Biography of Presidents of the United States of America
GEORGE W. BUSH
(July 6, 1946 – )
George W. Bush is the 43rd President of the United States. He was sworn into office on January 20, 2001, re-elected on November 2, 2004, and sworn in for a second term on January 20, 2005. Prior to his Presidency, President Bush served for 6 years as the 46th Governor of the State of Texas, where he earned a reputation for bipartisanship and as a compassionate conservative who shaped public policy based on the principles of limited government, personal responsibility, strong families, and local control.
President Bush was born on July 6, 1946, in New Haven, Connecticut, and grew up in Midland and Houston, Texas. He received a bachelor’s degree in history from Yale University in 1968, and then served as an F-102 fighter pilot in the Texas Air National Guard. President Bush received a Master of Business Administration from Harvard Business School in 1975. Following graduation, he moved back to Midland and began a career in the energy business. After working on his father’s successful 1988 Presidential campaign, President Bush assembled the group of partners who purchased the Texas Rangers baseball franchise in 1989. On November 8, 1994, President Bush was elected Governor of Texas. He became the first Governor in Texas history to be elected to consecutive 4-year terms when he was re-elected on November 3, 1998.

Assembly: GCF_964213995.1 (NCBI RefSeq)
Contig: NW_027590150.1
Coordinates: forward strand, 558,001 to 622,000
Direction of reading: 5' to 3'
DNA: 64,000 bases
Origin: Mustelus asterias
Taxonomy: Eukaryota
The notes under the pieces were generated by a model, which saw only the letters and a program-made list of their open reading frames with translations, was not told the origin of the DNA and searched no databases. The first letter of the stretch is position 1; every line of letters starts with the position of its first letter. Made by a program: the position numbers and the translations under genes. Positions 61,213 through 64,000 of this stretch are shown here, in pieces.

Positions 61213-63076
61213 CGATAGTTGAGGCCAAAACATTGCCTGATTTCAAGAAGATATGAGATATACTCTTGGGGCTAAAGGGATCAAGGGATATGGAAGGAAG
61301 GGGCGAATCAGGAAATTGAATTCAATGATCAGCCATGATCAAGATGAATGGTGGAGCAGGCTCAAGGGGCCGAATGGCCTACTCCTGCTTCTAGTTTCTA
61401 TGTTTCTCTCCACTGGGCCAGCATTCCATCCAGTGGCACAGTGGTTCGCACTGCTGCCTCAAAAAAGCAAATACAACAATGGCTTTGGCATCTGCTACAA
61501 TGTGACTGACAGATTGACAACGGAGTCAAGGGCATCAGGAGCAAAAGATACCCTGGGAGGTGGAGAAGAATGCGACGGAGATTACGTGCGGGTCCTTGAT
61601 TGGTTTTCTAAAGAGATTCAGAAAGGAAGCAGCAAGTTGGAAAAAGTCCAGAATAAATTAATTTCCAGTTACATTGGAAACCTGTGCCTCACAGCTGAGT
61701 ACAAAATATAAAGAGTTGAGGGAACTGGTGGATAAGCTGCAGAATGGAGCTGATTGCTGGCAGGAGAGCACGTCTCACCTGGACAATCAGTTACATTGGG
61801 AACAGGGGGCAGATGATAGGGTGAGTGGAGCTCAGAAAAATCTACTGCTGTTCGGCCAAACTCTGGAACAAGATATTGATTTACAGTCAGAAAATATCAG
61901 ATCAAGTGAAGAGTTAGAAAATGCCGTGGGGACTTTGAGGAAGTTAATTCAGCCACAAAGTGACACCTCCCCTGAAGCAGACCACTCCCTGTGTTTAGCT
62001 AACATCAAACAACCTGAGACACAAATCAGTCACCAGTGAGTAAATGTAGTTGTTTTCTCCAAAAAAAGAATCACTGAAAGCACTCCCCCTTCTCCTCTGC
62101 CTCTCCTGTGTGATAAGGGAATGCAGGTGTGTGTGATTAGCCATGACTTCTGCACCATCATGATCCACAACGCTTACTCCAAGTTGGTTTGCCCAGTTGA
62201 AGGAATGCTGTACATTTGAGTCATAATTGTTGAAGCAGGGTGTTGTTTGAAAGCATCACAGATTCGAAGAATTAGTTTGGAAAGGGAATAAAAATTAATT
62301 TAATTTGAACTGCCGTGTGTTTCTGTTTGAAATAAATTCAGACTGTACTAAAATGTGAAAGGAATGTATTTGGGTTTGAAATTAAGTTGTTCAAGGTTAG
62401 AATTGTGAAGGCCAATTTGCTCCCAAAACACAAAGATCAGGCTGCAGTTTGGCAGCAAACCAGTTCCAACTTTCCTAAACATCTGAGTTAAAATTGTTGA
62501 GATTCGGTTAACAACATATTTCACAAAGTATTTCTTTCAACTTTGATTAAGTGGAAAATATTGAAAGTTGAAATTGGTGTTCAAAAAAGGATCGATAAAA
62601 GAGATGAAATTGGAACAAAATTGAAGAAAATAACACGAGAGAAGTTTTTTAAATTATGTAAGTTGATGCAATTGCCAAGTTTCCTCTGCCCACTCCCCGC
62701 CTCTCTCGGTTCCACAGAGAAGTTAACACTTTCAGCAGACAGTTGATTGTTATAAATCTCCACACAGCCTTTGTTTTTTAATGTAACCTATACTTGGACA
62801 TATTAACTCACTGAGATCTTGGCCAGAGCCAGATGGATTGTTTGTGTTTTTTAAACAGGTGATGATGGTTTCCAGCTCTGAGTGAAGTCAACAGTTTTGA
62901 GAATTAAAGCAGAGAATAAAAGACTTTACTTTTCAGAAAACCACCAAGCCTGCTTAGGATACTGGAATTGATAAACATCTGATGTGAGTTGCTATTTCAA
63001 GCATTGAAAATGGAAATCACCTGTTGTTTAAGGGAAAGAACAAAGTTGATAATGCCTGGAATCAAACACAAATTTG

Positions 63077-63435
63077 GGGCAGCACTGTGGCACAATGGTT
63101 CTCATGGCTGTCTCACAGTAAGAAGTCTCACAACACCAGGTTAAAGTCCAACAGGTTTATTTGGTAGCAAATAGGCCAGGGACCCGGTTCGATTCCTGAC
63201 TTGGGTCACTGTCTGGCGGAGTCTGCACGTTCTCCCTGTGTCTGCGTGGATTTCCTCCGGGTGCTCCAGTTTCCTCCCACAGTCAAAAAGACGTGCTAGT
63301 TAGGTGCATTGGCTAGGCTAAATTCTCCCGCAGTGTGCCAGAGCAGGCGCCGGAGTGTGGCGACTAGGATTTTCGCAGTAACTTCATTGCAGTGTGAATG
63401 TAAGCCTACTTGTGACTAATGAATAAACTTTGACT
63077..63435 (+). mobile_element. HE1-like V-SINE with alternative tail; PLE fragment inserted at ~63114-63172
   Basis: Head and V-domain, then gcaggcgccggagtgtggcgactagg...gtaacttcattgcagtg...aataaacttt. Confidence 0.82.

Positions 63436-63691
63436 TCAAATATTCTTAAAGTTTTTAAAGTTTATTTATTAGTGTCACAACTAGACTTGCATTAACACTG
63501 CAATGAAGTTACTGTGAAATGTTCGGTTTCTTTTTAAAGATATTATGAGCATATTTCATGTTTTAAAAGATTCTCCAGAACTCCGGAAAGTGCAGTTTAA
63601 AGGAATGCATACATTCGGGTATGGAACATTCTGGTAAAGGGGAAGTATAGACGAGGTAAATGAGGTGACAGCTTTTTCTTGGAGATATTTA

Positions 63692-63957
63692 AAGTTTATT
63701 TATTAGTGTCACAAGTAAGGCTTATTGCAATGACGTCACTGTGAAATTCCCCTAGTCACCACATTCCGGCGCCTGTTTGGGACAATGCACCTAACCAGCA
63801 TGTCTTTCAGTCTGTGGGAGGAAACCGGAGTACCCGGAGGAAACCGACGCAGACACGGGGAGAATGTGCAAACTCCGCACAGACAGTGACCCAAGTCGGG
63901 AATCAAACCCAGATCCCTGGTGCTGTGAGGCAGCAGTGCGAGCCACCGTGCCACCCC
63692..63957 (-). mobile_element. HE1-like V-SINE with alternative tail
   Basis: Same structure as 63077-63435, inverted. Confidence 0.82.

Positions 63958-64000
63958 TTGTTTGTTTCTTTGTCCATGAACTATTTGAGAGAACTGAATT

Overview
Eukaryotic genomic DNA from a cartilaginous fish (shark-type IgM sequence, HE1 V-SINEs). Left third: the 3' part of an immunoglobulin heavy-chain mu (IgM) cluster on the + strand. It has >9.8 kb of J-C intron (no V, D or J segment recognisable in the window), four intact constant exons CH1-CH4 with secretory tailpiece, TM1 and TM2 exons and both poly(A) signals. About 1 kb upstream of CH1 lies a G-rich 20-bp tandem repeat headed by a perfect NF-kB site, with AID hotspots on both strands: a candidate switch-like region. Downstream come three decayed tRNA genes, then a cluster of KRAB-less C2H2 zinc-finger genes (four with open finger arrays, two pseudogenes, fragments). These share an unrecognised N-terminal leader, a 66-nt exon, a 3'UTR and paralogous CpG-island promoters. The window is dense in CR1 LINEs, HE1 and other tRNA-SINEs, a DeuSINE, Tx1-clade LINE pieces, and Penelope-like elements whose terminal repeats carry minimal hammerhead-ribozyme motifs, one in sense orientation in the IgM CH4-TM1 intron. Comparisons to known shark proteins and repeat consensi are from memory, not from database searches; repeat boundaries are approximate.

President Bush is married to Laura Welch Bush, a former teacher and librarian, and they have twin daughters, Barbara and Jenna. The Bush family also includes two dogs, Barney and Miss Beazley, and a cat, Willie.
The First President Of United States of America
(February 22, 1732 – December 14, 1799)
Was an American planter, political figure, the highest ranking military leader in U.S. history and first President of the United States.
Born of English and Scottish descent into a moderately wealthy family in the Province of Virginia, Washington worked as a surveyor before inheriting his half-brother’s plantation, Mount Vernon.
Washington first gained prominence as an officer during the French and Indian War, a war which he inadvertently helped to start. Afterwards, he resigned his post to marry Martha Dandridge Custis, a wealthy widow with two children. He was elected to the House of Burgesses and became a revolutionary leader at the outset of the American Revolution, attending both the first and second Continental Congresses. Washington was appointed Commander in Chief of the Continental Army in the American Revolutionary War (1775–83), leading the Americans to complete victory over the British, the only General ever to achieve this feat. After the war he served as president of the 1787 Constitutional Convention.